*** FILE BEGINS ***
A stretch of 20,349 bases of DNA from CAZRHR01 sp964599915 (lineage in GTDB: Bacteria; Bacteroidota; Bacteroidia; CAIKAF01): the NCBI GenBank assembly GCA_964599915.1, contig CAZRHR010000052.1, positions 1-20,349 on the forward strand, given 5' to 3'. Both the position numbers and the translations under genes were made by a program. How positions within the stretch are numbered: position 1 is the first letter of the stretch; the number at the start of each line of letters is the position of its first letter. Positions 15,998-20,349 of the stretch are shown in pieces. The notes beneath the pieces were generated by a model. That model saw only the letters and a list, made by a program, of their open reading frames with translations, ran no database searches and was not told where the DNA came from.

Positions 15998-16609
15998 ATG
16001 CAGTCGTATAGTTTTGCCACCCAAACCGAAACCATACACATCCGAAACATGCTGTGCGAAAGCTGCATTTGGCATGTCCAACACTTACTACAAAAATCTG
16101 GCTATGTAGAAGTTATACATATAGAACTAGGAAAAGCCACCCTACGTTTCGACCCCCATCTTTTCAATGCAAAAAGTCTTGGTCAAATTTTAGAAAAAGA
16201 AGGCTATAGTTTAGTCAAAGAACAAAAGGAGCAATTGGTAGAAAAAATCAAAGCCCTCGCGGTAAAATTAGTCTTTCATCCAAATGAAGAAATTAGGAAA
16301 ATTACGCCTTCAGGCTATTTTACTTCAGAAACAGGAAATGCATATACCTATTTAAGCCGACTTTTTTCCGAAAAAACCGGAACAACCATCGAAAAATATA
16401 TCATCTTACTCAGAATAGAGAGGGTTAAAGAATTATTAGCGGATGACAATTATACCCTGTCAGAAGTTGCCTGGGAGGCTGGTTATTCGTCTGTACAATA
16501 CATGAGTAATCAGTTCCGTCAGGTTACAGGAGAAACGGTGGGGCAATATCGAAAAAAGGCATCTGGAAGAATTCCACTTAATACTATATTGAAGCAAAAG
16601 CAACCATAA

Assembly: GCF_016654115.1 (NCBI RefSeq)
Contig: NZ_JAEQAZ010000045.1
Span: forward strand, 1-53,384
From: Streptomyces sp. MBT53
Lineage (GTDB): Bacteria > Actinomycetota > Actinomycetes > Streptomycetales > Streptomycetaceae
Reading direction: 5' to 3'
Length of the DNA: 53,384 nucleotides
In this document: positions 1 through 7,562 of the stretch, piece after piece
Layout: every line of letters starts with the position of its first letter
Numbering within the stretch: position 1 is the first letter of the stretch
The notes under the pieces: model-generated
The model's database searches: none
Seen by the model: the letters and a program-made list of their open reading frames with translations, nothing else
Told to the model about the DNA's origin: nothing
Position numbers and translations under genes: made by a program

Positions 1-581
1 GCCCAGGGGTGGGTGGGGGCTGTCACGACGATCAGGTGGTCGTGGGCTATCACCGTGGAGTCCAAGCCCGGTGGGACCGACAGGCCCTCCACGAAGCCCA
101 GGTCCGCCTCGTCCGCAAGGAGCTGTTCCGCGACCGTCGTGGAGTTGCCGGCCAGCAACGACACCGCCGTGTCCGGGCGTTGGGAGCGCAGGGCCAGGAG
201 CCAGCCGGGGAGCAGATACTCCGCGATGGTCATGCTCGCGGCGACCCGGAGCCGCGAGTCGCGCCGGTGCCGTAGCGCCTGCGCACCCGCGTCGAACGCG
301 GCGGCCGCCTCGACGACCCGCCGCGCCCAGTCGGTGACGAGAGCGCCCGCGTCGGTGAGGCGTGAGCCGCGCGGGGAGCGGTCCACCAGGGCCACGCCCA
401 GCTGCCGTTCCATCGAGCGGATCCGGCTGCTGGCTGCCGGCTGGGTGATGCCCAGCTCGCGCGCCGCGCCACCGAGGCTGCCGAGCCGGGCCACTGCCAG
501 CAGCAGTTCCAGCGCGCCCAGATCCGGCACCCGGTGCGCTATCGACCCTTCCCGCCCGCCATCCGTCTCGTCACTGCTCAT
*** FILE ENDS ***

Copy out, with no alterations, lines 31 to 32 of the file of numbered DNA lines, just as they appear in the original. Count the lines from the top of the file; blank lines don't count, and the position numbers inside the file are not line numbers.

401 GCTGCCGTTCCATCGAGCGGATCCGGCTGCTGGCTGCCGGCTGGGTGATGCCCAGCTCGCGCGCCGCGCCACCGAGGCTGCCGAGCCGGGCCACTGCCAG
501 CAGCAGTTCCAGCGCGCCCAGATCCGGCACCCGGTGCGCTATCGACCCTTCCCGCCCGCCATCCGTCTCGTCACTGCTCAT